The team announced Syndergaard has “a possible lat strain” and was headed to New York for an MRI secheduled for Monday morning.
Syndergaard allowed five runs on five hits in the first inning and walked his first two batters of the season, one intentionally. He threw 38 pitches before leaving the game, which the Nationals won handily via a 23-5 rout.
An agitated Terry Collins erupted after the game when a reporter prefaced a question by saying he looked upset in the dugout after Syndergaard departed.
“You think?” Collins snapped. “What do you think?”
Syndergaard was scratched from a start Thursday with biceps and shoulder discomfort. He had been scheduled for an MRI on Friday but declined to have one after throwing a bullpen session.
“I think I know my body best,” Syndergaard told reporters Friday. “I’m pretty in tune with my body, and that’s exactly why I refused to take the MRI.”
Syndergaard was not available to reporters in the clubhouse after Sunday’s game.
On Saturday, Mets general manager Sandy Alderson said it was unusual for a player to refuse an MRI, but the team couldn’t force him to undergo the exam.
“The recommendation was made by the doctor; it was precautionary. He felt strongly that he was fine,” Alderson said. “We made sure that he threw again before he went out, so we could confirm that, and that’s what happened.
“Would the MRI have disclosed a lat issue or reaffirmed some concern about the biceps? We’ll never know.”
Alderson said he spoke to Syndergaard after the game, but could not say whether he regretted refusing the earlier MRI.
“We didn’t get into that,” Alderson said. “I didn’t think that was necessary at that particular time, so I think he understands now that there’s something going on that needs to be examined.”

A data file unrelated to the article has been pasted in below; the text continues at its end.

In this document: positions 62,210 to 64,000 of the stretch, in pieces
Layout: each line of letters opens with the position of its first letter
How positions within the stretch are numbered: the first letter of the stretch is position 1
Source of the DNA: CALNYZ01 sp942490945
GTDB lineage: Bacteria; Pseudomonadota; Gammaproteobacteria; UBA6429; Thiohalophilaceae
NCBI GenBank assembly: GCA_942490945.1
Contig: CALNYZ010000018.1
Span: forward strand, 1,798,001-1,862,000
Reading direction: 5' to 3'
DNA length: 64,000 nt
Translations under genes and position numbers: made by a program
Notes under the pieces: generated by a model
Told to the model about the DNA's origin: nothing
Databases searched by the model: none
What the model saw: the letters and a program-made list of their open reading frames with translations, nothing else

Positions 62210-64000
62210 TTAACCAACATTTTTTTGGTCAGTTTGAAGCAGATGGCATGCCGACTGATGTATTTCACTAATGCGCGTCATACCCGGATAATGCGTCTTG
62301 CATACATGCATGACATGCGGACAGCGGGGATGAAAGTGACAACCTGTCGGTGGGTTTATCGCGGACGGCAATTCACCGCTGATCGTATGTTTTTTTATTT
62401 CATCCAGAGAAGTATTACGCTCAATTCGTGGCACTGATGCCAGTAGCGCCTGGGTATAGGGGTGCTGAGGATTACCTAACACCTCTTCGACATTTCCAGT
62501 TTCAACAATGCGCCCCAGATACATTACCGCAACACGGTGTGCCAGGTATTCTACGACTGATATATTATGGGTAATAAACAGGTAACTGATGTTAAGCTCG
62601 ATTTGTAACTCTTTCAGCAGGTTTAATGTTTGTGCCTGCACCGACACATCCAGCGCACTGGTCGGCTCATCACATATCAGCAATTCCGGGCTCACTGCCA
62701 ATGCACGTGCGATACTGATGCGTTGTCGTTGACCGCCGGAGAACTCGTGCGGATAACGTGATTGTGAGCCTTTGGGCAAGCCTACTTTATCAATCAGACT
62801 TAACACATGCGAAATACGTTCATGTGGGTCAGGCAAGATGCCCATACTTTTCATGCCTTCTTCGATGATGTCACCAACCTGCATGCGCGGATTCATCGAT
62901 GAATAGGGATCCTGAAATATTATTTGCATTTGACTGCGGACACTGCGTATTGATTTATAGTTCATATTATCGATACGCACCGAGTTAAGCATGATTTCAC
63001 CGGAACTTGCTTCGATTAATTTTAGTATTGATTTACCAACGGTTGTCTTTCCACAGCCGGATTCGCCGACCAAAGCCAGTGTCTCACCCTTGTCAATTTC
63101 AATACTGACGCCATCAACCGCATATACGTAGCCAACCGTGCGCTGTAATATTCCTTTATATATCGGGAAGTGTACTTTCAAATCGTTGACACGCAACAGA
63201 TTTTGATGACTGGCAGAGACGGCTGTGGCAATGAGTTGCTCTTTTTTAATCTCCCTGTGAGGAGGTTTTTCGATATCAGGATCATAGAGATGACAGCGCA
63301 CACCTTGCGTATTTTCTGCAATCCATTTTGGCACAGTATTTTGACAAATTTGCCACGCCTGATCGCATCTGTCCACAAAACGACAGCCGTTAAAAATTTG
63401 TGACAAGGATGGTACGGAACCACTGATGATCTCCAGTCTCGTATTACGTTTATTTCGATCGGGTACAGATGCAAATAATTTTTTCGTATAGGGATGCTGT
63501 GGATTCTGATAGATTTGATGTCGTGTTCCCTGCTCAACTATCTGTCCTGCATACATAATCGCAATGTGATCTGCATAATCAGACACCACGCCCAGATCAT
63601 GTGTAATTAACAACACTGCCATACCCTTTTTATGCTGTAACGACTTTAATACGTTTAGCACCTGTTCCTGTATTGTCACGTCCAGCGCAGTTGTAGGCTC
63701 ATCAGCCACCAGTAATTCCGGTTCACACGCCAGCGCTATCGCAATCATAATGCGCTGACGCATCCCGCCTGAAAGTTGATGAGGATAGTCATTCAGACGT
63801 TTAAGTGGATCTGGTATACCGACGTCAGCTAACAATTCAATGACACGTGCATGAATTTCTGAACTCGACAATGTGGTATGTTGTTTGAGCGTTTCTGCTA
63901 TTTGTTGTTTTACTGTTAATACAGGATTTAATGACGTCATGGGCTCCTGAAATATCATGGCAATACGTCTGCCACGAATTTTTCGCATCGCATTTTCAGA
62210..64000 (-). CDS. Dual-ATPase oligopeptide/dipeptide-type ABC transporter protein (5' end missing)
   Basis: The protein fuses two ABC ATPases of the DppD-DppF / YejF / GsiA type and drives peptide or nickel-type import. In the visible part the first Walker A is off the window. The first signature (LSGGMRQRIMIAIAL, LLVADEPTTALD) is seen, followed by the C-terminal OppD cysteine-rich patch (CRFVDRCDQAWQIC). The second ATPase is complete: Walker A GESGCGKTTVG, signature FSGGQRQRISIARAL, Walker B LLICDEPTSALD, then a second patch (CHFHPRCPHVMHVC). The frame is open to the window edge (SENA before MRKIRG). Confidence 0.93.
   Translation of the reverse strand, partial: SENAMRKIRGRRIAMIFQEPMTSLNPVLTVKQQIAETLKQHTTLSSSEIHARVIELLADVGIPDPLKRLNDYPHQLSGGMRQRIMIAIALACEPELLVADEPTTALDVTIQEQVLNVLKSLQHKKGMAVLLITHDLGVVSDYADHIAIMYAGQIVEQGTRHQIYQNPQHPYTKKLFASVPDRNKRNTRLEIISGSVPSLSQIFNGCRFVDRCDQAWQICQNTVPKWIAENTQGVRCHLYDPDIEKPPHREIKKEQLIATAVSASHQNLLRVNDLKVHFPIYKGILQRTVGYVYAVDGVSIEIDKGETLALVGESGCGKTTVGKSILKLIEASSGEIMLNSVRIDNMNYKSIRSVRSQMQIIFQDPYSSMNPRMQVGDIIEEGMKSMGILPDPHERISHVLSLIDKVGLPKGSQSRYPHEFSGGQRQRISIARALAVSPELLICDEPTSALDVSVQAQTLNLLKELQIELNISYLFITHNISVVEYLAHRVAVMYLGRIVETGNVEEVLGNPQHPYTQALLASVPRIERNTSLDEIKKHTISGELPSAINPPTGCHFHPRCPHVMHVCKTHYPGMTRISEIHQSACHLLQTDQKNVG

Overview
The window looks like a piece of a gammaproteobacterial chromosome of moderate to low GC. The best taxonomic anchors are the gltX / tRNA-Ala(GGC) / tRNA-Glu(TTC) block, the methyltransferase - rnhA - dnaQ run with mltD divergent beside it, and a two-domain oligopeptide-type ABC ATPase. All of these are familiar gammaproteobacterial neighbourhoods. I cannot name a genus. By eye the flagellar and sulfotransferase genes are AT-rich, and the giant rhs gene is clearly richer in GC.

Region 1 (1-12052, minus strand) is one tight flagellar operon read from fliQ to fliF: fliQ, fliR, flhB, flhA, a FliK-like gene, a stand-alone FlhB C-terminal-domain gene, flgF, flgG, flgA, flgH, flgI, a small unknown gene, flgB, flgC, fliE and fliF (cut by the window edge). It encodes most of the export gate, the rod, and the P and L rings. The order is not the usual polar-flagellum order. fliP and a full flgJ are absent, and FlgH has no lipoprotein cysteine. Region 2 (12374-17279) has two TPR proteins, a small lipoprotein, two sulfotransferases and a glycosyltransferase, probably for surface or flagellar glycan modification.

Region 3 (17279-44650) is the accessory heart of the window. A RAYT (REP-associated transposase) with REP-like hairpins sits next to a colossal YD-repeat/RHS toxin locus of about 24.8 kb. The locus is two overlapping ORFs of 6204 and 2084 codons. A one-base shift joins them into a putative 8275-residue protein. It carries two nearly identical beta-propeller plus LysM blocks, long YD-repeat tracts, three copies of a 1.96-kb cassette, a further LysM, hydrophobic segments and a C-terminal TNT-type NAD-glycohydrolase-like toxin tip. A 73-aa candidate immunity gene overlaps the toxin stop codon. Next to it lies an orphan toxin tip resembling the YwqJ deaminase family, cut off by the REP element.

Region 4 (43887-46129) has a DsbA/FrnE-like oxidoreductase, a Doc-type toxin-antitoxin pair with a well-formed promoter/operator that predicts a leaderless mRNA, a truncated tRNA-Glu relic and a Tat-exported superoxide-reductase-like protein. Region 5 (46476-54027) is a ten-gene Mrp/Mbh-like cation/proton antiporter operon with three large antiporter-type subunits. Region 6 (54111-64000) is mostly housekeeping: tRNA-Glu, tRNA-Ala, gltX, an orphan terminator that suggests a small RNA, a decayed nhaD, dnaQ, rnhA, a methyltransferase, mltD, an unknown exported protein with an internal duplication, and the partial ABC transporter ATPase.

It was an exasperating and discouraging turn of events for the injury-plagued Mets (10-14), now missing perhaps their two top players. They put star slugger Yoenis Cespedes on the disabled list Friday with a strained left hamstring, one day after he got hurt legging out a double against Atlanta.
First baseman Lucas Duda (hyperextended left elbow) and part-time infielder Wilmer Flores (right knee infection) also are sidelined. Duda had a setback over the weekend during his minor league rehab assignment and won’t be activated Monday, when he’s eligible to come off the 10-day DL.
Nationals manager Dusty Baker, whose team set a franchise record for runs, said he noticed something about Syndergaard in the first inning.
“We could tell something was wrong,” Baker said. “He was throwing the ball firm but it wasn’t moving like usual. When you have a guy like that, you certainly have to jump on him.”
The Nationals sent 10 batters to the plate in the first, getting five hits and two walks, one intentional.
“When you’ve got eight days’ rest you feel stronger and you want to overpower,” Mets catcher Rene Rivera said. “He was leaving the ball in the middle.”
Rivera didn’t notice anything wrong until the final pitch.
“Noah was grabbing, I guess his lat, and I ran out there and he didn’t speak,” the catcher said.
The Associated Press contributed to this report.